People of Pakistan have spoken and handed a resounding defeat to the ruling coalition. The results of Pakistan Elections 2008 indicate that President Pervez Musharraf has delivered on his promise of free, fair and peaceful polls. Sen Tariq Azim and Mr. Shujaat Chaudhry of PML(Q) have both graciously accepted the outcome and indicated their readiness to sit in the Opposition. Musharraf has indicated he is ready to work with the winners. These are history making events for Pakistan.
Another important development is the lackluster performance of religious parties in sharp contrast to the 2002 election held in the aftermath of the US bombing in Afghanistan. There is clearly "Mullah Fatigue" in the NWFP which was until recently ruled by the MMA, the religious party alliance. This vote should set to rest any fears of pro-Taleban, Pro- Al-Qaeda religious extremists taking control of Pakistan.
The leaders of PPP and PML(N), the victorious parties, deserve to be congratulated. However, as they celebrate these wins, they must prepare for the serious challenges ahead. They must not be vengeful. They must show grace in accepting the responsibilities the nation has placed on them. They should reassure all Pakistanis, their supporters and those who voted against them, that they will work for the benefit of the entire nation. They must demonstrate they have learned from their past mistakes when each got a chance to run the country twice. They must not engage in corruption that marred their previous terms in office. They should not seek confrontation with Musharraf, the military and their opposition parties in Parliament. They must sincerely pursue building democratic institutions without derailing the economy that has experienced robust growth for the last five years.
I sincerely hope the PPP and the PML(N) will set aside their differences and not throw a third chance to help build Pakistan into a powerful, democratic and prosperous nation.
There is a sea of change sweeping the world. This is a reverse of the trend that swept the world when religious parties dominated: Christian Fundamentalist helping Bush, Islamist gaining power in Pakistan, Hindu BJP dominating India and Jewish right wingers controlling Israel.
The religious parties, while still a factor, no longer dominate.
In Pakistan, the election in spite of, and not because of Musharraf (lest we forget the pre-election maneuvering by which BB was in and Sharifs were out), were mostly fair. There are several reports of voters not being on the list and there appear to be several "landslide" type victories which may not be the result of free polls, but all in all this was a good election.
The polls reflect the soft voices of the people of Pakistan. While the loud screaming, demonstrations and protests of these people were loudly ignored, these "soft-speak" cannot be ignored.
It is now time for Musharraf to avoid confrontation and resign, the people of Pakistan do not care for him and he is a liability. He has had his time in the sun, he now needs to move on and he should do so expeditiously while the people of Pakistan are in a forgiving mood. They can celebrate his “fairness” and let him depart with dignity.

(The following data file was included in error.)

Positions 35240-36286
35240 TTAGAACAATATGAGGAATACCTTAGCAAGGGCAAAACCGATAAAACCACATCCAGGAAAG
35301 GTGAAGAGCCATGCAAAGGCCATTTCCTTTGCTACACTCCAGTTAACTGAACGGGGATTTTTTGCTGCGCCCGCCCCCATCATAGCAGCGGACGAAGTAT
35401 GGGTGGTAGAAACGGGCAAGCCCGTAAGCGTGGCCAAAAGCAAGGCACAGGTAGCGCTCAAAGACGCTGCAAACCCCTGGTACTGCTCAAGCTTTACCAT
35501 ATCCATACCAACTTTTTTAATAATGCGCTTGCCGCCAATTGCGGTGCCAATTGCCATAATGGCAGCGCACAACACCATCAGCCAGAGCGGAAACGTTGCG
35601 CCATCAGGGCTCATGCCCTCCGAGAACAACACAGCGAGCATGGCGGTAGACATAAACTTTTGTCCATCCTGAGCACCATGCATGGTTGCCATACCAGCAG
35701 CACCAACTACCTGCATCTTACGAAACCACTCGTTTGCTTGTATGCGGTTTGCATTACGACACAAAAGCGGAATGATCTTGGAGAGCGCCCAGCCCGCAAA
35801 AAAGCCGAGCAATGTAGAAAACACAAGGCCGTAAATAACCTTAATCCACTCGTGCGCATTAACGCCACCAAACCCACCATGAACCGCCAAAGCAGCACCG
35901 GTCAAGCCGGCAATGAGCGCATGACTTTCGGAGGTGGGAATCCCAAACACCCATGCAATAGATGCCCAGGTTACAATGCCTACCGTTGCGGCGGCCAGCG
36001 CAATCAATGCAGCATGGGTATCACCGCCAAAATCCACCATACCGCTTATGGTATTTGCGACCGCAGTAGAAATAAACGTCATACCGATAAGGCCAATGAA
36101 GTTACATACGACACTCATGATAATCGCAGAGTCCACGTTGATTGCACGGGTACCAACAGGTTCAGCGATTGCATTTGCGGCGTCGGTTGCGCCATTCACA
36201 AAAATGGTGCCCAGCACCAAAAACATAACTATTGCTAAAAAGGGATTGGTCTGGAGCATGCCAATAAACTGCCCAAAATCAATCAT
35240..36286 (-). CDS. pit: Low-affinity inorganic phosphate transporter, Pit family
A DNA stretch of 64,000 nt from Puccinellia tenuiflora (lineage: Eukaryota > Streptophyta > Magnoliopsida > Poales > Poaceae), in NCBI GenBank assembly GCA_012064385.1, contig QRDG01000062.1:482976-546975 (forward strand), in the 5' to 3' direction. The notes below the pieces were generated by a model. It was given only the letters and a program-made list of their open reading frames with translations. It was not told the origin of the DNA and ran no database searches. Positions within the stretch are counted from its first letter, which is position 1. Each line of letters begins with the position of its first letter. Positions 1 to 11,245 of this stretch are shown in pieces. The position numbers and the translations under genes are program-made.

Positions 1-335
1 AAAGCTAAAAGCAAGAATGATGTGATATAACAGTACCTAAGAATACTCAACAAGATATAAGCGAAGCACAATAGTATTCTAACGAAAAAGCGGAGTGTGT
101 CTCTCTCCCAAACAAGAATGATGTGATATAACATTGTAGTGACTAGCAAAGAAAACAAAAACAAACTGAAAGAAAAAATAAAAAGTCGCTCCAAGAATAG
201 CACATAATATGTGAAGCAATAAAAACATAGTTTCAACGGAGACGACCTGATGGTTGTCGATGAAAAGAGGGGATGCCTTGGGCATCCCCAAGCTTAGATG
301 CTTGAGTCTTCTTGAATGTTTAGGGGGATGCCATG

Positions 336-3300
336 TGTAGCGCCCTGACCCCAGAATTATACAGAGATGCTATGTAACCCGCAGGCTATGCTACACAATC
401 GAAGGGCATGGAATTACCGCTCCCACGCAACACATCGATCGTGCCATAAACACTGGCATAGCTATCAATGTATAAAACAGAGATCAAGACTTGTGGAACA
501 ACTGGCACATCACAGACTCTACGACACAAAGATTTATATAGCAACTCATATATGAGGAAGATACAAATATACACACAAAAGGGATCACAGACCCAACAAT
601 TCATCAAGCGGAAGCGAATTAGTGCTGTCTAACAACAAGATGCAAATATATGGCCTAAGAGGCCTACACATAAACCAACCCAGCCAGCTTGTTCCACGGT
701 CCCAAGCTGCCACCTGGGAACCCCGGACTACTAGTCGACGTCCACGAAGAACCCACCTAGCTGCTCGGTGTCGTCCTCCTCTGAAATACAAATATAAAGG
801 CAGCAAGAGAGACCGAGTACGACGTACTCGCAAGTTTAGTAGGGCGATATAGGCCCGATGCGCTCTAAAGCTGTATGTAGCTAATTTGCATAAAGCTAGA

As for the opposition parties, the concern is not so much as to whether they can work with each other. The concern is that given their history of corruption whether they will sell out to Musharraf and seek to form a government with Musharraf's support.
To do so will be a betrayal of what the people of Pakistan and will undoubtedly lead to another round of chaos and pandemonium.
I share your concerns about the PML(N) and PPP leadership. But I think we should give credit where it's due: Musharraf could have manipulated the results with all the apparatus at his command. He didn't. That is not to forgive his past sins, just to acknowledge a good deed. My biggest worry now is prolonged uncertainty in the formation of new government and clarity on economic policy. This can potentially derail the economy which has been experiencing robust growth in the last few years.
Those who rip apart the constitution of Pakistan, put the Chief Justice of Pakistan under house arrest, torture lawyers, terminate the employment of hundreds of judges who now face financial crisis really don't deserve credit.
To do so would be to recognize a killer for sending a valentine card to his girl friend.
And let us not be so naive, if Musharraf could have rigged the election, he would have. He no longer is the Martial law administrator, the election was monitored by local Pakistanis and world monitors.
The credit goes to the people of Pakistan. The time now is to recognize Musharraf but to ask him to vacate the Presidency that he usurped by firing the Supreme Court.
I understand that you feel very strongly about Musharraf's recent assault on Pakistani judiciary. But, I am just glad to see that, so far, Pakistan is not likely to face the situation Kenyans have right after their recent elections. I think the entire Pakistani nation deserves kudos for demonstrating maturity in the political process. This is the way to go to avoid becoming another failed state along the lines of Afghanistan or Somalia.
The elections are definitely a significant achievement for us. A 60-year old nation that for the first time had an elected government complete its term.
You can say what you like about Musharraf, but given the circumstances, I doubt anyone could have done better than this. He's made mistakes, but he should be given credit for bringing us where we are.
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